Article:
By the time Donkey Kong 64 was getting released the once-successful breed of 3D platformers was slowly dying. With Rare leaving Nintendo in the next generation, the advent of the Nintendo 64’s successor wasn’t nice to the genre. Donkey Kong, along with Banjo-Tooie by the same incredible Rare we all loved and worshiped was the last breath of platforming in 3D.
At least we can’t say the ride hadn’t been fun, some of the best games in history are probably from around that era. Donkey Kong 64 had the colossal task of living up to expectations of not only being an established Nintendo franchise handled by the hottest game developer at the time, but also the ghost of one of the most successful trilogies of all time, Donkey Kong Country.
I still remember being completely immersed in how grand this game felt right from the beginning. It had taken its lessons with Super Mario 64 and most notably Banjo-Kazooie to create such an expanding world that was almost unimaginable at the time. Not only that, Donkey Kong 64 had to come bundled with the Nintendo 64 memory expansor, as worth noted that some past games had some features that required the use of it, but not completely — like Perfect Dark that allowed only certain multiplayer setting and no single player campaign in case you didn’t have the add-on.
The same publisher that brought us the Super Nintendo trilogy and the highly-acclaimed Banjo-Kazooie was the best suited for the task. In fact, Fungi Forest, one of the worlds within Donkey Kong 64 was originally intended for Banjo-Kazooie but since the game was already full of levels they decided to keep it for their next project. The classic Rare is found all over this game as one might expect.
Something that was noticeable back in the day but it’s even more now is that this game holds some of the darkest, gloomiest atmospheres in any video-game. Dare I say that even exclusively horror-themed iterations like Resident Evil and Silent Hill wouldn’t be able to propose such a demented set of weirdness. Everything is dark, sinister in nature. Some levels are especially morbid, like Frantic Factory with that circus melody haunting the player from start to finish, or Gloomy Galleon turning into night, featuring explosions all over the place and a full abyss-like bay, deep and macabre.
The main Villain is King K. Rool, back from the early days of Donkey Kong Country. The sections in which the main antagonist appears from his secret hideout just plotting against the kong just reiterates how dark this game is. Once again the stack of bananas from the kongs is stolen, but not only Donkey and Diddy go for the rescue this time, we actually have five playable characters joining the good fight.
Donkey, Diddy, Tiny (which controls pretty much like dixie with her hair), Lanky and Crunky Kong. Each kong has its own abilities and collectibles that can only be performed or obtained by playing with that kong. To figure out which one is which they used different colors, so any yellow coins is a Donkey Kong coin, while a red one is Diddy’s. To change kong you need to go into one of the kong select barrels scattered around the levels.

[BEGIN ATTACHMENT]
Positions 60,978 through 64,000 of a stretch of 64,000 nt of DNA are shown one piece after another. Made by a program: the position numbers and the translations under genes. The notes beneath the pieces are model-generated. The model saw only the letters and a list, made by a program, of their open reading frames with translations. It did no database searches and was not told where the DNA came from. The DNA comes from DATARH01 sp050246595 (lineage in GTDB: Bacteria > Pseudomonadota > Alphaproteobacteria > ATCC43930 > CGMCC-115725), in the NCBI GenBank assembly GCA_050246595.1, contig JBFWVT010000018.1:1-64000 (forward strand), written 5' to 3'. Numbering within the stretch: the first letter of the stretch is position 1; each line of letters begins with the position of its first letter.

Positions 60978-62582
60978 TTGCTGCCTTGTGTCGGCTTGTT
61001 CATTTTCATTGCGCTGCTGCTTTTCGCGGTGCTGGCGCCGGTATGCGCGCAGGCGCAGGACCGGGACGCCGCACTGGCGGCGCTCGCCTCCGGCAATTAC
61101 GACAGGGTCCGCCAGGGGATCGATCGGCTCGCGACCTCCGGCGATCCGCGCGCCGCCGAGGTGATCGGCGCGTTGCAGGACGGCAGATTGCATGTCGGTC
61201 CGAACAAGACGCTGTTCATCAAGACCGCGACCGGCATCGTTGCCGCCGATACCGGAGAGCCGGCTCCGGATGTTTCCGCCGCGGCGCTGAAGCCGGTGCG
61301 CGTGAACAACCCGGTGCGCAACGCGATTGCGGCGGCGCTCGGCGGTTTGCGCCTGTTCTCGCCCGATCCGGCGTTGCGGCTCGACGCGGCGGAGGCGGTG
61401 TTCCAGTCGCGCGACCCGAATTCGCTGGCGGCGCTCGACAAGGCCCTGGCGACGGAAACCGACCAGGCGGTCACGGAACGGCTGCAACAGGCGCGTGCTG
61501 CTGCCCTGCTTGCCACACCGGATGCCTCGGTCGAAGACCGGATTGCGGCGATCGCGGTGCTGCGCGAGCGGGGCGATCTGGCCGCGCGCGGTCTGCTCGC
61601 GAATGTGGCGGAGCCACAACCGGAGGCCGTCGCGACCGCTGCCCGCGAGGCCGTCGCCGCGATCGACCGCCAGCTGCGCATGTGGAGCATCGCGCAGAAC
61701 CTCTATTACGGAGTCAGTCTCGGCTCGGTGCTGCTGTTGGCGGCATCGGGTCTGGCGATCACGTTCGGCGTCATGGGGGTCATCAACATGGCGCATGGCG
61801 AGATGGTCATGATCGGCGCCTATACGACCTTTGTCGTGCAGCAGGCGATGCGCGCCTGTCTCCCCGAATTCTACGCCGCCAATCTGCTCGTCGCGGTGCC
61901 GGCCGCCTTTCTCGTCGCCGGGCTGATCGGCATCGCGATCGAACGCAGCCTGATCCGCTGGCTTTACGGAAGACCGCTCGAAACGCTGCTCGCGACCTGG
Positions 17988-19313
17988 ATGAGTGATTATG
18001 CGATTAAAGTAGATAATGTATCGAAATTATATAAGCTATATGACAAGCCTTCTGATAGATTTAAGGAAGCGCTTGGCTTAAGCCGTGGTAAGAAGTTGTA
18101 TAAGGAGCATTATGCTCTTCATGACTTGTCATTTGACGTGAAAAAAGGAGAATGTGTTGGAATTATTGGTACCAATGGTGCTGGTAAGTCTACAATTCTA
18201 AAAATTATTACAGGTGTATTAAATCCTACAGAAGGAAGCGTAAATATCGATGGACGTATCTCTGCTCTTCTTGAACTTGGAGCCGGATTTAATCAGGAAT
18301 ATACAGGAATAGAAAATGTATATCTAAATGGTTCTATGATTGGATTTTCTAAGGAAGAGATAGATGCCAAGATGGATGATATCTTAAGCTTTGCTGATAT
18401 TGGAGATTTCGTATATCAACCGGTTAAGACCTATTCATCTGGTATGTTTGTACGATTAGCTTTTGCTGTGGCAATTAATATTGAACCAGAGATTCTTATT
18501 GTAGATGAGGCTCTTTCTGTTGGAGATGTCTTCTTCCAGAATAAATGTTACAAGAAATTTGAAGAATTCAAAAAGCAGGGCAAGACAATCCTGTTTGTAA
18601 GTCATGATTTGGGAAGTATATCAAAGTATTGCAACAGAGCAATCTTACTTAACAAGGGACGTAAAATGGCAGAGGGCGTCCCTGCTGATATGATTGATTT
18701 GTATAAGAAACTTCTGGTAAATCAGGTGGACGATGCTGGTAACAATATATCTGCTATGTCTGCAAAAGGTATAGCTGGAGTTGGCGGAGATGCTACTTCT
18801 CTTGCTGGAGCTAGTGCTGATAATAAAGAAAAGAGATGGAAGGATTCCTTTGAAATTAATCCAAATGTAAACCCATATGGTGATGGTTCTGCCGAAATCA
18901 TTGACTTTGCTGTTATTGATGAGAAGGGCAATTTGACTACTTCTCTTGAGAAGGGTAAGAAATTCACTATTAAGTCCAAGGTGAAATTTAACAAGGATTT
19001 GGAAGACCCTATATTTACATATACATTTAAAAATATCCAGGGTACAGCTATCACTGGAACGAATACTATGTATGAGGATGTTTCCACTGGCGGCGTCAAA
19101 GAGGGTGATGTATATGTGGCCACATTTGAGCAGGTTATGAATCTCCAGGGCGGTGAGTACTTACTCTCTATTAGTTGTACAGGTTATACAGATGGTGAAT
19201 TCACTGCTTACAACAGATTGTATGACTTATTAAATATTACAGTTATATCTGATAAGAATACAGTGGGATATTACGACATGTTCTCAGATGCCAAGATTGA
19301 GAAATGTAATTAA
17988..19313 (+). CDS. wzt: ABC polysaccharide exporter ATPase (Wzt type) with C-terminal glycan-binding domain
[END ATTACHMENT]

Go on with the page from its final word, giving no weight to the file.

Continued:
Other stuff like pads with each kong face stamped onto them or musical instrument pads played by each kong are also part of the experience. By learning how to play an instrument, a kong will have a different instrument usable in determined pads; Donkey plays a pair of bongos while Lanky plays a trombone. So certain areas can only be triggered by one specific kong while others require two or more of them in different moments.
Its focus is exploration, so the number of enemies found won’t be too large, generally a few in specific locations that can easily be overcome. The collectibles play a huge role in this, there’s so many of them that this game is still listed in the Guinness World Records book as the game that has the largest number of collectibles in any game. You can easily see why since getting all the many different items and abilities for just one kong would be quite a task already, but since there’s five of them you simply multiply both the work and the fun by five.
As weird as it may sound it also features a multiplayer mode which brought great fun when I was younger, though very limited. In the main game the kongs get different types of weapons that shoot stuff like seeds, fruits or some kind of food; for example, coconuts, peanuts or pineapples. Again, each kong has a different ammunition type, Lanky Kong, for instance, has a zarabatana that shoots some kind of purple blob. In multiplayer mode you play in third-person perspective shooting wooden-made weapons with stuff like feathers as ammunition. Not the best thing ever but could keep a few people amused for a time.
The soundtrack reminds the good days of Banjo-Kazooie for a reason, the composer is also Grant Kirkhope who at the time was the man to go for Rare’s soundtrack after the success of both Banjo and Goldeneye 007’s soundtrack. Unique in its own greatness, the soundtrack just offers the additional atmosphere around the whole thing.
Donkey Kong 64 might be the game that showcased Rare’s final scope in games, a game that is larger than life, completely worth the grandeur that Donkey Kong games demanded. Just having the original Country trilogy as a ghost would be something to keep the team awake at night. Still, they ended up making a terrific job with this title, one of the last legendary 3D platformers of its day certainly earned its way in the history of video-games.